The customer is king

05 September, 2008
Sharon Carney and David Girdler of Cuisine de France explain why building customer relationships was key to winning last year's Customer Focus Award
Page 31 
Cuisine de France's national account manager, Sharon Carney, says that winning the Customer Focus Award, sponsored by BakeMark, at last year's Baking Industry Awards was a triumph for the business - not to mention a great opportunity to meet Joanna Lumley!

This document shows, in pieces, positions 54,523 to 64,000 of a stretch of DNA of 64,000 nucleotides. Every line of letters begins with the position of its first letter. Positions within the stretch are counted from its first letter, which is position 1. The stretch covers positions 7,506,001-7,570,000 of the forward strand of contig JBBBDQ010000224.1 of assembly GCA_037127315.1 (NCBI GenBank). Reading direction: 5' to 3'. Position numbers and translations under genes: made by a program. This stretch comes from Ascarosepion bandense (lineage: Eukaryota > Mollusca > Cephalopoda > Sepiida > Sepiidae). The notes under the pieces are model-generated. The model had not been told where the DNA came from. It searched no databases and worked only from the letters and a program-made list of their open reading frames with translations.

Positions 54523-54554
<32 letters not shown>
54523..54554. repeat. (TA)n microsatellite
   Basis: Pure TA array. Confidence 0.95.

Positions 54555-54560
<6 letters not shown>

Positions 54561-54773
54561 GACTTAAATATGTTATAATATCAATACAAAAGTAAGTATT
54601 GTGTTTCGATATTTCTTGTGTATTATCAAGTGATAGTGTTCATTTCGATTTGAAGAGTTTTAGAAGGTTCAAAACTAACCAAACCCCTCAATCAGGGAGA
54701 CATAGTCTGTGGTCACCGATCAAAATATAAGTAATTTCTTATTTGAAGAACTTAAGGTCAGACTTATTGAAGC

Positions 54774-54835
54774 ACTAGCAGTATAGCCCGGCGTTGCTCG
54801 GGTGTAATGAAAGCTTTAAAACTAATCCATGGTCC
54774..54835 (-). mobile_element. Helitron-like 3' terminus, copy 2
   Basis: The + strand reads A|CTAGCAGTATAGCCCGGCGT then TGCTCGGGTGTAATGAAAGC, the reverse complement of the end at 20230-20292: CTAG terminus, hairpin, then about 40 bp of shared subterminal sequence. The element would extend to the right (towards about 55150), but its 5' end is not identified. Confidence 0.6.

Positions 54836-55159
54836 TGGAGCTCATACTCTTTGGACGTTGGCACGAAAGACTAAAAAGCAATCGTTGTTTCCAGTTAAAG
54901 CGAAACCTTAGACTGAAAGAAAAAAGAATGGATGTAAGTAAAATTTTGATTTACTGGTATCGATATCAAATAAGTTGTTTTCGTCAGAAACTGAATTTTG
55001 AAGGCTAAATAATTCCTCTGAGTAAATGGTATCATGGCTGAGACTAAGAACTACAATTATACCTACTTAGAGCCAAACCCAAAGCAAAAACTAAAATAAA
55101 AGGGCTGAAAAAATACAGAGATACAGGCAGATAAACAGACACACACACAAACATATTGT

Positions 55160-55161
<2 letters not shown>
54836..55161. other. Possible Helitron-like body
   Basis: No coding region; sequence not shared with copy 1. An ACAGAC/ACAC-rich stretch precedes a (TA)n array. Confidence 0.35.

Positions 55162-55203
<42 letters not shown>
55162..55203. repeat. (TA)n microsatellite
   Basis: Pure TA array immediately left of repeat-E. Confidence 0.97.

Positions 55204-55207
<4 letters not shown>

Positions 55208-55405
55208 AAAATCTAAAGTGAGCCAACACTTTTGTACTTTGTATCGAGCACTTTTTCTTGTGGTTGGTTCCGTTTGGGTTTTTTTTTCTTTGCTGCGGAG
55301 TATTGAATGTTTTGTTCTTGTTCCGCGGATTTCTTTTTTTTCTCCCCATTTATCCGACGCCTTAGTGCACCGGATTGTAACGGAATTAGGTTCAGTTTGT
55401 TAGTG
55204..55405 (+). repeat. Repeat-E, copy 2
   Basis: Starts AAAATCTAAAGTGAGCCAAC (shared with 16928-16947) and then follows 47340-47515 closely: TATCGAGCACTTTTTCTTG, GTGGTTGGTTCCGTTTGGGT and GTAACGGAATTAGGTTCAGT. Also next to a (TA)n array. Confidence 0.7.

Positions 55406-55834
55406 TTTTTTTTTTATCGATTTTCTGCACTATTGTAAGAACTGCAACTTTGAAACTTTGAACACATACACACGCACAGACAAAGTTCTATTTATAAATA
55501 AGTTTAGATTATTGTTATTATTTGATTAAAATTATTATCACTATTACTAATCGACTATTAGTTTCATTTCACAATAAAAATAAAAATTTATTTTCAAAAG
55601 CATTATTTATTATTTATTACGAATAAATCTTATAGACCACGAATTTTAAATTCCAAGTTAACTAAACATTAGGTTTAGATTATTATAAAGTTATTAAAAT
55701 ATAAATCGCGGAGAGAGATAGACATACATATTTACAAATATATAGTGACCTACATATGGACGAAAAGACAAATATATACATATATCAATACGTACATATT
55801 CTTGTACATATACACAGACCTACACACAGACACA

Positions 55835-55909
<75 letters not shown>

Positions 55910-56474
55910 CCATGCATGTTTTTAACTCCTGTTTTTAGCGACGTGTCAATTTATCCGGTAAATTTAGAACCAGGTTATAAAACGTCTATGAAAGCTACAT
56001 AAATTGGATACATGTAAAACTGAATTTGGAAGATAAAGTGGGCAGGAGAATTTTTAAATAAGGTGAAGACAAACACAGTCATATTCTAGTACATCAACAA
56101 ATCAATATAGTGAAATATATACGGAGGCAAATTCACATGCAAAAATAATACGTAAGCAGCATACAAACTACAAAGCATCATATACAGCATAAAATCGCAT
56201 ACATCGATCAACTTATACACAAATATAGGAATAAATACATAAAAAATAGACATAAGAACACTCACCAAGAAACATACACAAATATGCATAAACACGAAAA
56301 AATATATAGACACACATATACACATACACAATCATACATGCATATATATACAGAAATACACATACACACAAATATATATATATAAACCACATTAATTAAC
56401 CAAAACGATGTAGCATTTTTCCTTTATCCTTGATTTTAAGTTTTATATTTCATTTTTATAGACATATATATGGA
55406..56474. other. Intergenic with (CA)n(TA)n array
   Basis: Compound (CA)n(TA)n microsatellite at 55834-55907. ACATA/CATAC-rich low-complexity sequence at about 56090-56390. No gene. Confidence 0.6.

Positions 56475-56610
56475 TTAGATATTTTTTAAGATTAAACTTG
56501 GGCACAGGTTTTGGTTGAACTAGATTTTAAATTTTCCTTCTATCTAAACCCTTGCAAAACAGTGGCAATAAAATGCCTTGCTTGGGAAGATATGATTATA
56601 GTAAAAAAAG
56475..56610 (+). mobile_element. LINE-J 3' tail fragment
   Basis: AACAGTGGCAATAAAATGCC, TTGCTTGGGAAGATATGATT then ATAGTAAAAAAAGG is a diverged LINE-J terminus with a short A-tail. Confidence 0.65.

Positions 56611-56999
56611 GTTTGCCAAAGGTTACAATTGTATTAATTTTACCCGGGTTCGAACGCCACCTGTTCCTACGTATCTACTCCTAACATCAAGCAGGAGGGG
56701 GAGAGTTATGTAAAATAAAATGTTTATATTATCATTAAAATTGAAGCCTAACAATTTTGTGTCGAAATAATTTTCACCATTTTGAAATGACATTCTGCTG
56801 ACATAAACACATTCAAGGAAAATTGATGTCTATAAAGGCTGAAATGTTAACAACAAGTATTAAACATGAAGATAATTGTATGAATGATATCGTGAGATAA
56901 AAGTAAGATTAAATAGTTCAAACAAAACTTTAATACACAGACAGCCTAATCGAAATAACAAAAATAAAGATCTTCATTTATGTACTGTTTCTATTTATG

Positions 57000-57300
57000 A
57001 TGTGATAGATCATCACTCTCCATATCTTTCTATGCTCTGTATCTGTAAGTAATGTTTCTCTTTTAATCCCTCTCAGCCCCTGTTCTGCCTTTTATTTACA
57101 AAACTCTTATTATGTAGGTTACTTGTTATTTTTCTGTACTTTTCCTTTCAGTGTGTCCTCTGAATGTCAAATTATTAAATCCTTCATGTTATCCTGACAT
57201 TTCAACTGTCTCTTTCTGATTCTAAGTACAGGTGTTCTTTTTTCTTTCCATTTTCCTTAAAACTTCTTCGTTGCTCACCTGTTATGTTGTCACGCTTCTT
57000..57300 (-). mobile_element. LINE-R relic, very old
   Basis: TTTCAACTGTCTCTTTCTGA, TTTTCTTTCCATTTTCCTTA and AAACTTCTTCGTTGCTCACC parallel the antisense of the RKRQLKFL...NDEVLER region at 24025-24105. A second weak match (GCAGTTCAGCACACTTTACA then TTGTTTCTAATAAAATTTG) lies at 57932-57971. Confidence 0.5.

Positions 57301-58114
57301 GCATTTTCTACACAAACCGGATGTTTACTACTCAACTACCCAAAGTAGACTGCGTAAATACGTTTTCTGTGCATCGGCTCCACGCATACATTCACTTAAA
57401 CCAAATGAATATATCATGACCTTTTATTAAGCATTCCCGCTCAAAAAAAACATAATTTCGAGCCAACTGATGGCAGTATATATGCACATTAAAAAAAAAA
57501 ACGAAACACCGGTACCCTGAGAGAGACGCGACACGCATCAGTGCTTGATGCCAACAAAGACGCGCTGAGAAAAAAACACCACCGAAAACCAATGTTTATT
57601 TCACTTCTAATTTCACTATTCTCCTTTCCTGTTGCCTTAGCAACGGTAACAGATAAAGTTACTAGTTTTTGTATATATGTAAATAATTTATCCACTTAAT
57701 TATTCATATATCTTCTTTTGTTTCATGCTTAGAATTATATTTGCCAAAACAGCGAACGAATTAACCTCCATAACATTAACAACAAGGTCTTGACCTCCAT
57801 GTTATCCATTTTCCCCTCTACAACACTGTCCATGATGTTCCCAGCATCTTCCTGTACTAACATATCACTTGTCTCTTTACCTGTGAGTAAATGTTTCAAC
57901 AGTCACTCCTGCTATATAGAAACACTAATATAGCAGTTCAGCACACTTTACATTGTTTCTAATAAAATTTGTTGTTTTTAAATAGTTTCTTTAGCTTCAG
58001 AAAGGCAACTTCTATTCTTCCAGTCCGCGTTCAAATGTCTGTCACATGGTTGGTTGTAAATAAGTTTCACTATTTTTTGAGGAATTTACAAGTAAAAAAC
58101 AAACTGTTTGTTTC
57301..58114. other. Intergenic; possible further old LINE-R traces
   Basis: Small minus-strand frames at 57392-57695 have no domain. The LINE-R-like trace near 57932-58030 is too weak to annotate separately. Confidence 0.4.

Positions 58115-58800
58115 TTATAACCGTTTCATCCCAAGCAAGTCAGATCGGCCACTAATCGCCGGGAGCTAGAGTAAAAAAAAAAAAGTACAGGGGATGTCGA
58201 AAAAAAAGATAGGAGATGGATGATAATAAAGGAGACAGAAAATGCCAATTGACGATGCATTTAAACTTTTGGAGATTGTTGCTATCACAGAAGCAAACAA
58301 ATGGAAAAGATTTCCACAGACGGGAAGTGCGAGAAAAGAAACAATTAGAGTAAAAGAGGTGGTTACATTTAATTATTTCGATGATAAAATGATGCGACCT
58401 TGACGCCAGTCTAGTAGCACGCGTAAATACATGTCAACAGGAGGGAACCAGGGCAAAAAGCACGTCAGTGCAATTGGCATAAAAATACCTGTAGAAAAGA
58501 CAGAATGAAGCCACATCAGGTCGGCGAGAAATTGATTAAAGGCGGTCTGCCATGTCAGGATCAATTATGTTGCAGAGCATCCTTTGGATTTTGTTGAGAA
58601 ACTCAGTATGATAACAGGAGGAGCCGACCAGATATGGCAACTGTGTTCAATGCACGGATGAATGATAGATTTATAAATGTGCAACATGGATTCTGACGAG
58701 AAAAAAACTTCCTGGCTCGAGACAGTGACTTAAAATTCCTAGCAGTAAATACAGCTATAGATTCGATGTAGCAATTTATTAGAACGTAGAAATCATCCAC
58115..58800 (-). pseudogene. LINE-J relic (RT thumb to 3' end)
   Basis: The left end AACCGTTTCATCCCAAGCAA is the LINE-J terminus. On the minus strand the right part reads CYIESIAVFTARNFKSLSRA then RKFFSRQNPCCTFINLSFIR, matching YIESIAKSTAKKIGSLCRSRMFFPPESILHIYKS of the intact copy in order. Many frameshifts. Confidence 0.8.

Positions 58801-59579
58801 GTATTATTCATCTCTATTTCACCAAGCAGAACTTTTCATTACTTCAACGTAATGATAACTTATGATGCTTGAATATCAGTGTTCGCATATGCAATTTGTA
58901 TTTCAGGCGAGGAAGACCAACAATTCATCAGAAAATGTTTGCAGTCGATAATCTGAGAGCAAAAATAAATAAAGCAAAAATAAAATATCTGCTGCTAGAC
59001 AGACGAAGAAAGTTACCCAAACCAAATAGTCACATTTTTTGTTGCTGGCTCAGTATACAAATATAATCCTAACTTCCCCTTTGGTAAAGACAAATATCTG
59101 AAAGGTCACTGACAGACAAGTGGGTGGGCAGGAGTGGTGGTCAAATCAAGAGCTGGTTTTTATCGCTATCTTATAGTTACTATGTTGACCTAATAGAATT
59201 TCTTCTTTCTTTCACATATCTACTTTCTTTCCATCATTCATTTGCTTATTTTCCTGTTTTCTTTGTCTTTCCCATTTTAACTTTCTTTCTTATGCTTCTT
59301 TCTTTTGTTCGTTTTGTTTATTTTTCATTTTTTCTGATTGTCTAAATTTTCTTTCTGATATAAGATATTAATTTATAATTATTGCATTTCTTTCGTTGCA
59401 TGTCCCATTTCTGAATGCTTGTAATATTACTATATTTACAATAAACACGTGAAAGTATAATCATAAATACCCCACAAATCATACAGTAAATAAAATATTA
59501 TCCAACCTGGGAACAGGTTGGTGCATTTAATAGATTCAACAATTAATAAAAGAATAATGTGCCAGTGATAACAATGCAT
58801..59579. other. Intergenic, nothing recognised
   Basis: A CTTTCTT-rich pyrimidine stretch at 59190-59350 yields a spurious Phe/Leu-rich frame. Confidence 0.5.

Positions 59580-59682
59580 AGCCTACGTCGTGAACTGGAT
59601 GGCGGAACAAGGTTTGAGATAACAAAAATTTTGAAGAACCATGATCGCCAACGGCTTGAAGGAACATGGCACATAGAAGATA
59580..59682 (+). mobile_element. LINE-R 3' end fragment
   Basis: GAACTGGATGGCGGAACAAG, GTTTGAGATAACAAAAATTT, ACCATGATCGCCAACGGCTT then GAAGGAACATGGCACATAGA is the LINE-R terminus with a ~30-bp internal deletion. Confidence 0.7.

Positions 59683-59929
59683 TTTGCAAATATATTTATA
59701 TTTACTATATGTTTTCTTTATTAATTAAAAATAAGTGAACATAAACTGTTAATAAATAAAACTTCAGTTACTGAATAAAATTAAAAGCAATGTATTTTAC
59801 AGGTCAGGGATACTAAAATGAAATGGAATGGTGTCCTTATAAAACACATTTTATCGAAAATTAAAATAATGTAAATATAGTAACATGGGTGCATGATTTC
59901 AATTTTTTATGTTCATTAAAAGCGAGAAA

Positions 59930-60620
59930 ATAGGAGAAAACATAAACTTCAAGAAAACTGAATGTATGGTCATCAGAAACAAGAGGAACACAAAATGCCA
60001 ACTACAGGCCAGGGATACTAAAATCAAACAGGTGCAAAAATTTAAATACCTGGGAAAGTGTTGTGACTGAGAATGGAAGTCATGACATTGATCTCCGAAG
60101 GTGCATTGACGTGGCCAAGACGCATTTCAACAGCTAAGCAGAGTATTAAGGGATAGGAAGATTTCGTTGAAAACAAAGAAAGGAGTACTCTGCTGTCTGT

Established in 1989, the in-store bakery and food-to-go supplier, a subsidiary of IAWS Group, supplies over 4,000 outlets across the UK including Budgens and Spar. The company had won the very same award in the past, so the pressure was on to keep standards high.The judges crowned Cuisine de France winner last year due to the company's success in building relationships with its customers. "It's about working closer with customers and improving the relationship, so that it's a win-win situation," says marketing director David Girdler. "It's more of a consultancy and a relationship, than just manufacturer and customer."There were key elements we needed to address as part of the working relationship with one of our customers," says Carney of the time leading up to the application. "So we tried to get across what we'd done to overcome some major hurdles that the customer had at the time."The company's ability to overcome customers' problems is just one of the things which prompted the company to apply for the Baking Industry Awards; so what other areas of the business did they highlight?"We mainly looked at the category side of what we could do for bakery and food-to-go by understanding what issues the customer had internally and then looking at what we had to do to overcome them," explains Carney. "By looking at range rationalisation and understanding the customer profile, we can build a plan to go forward to help build their business and make it more profitable for them."The company supplies the convenience market with products produced at its factory and head office in Tallaght, Dublin; its UK office is in Stone, Staffordshire. Its products, including French breads, pastries and baked confectionery, are baked off in in-store bakeries daily.Before the awards, the company relaunched its food-to-go business with the Cuisine-to-Go brand. "The Cuisine de France in-store bakery brand and the Cuisine-to-Go food-to-go brand has really been our focus," says Girdler. "One of the things we highlighted in the application was that a big part of our customers' business is food-to-go so it was a timely opportunity to link the two in and use our new concept to help them improve their offer," adds Carney. "We were also focused on improving the performance of our customer groups and ensuring they were making profit as well as looking at the range we had."Looking back we worked really closely together to understand what we needed to do to drive the category with the processes we had. The key issues that we overcame were critical to our customers' businesses."Since winning, the company's focus has mainly been on increasing the presence of its Cuisine-to-Go in-store offer and on working with its customers to drive their sales forward. "We've continued to roll out Cuisine de France's in-store bakery model and, where appropriate, the Cuisine-to-Go model," explains Girdler. "I think given the difficult times bakery has had with rising commodity prices an in-store bakery offer complemented with food-to-go offer better places customers to manage themselves through a recession." On the challenges of rising prices Girdler says the company has noticed changes in customers' shopping habits. "We are monitoring this all the time and making sure our business model addresses those needs," he explains. "It's also important for businesses to make sure the offer is still relevant in these difficult times. Availability is key at all times of the day, especially in the convenience part of the market."Winning the award has had several benefits, explains Carney. "We've been able to use it as a testimony to other customers," she says, before offering some useful tips for top customer relations: "Get under the skin of the account and get to understand what the customers' needs are. Then transfer what you've found into a policy to help them drive their business and take their sales forward."----=== View from the awards night ==="It was a good night and great fun. It was the first time I'd had the opportunity to go to the event and as one of the nominees it was especially exciting. Winning was just fantastic," says Sharon Carney."We are delighted to support the Baking Industry Awards. Anybody can win these awards and not always the biggest players," adds David Girdler.



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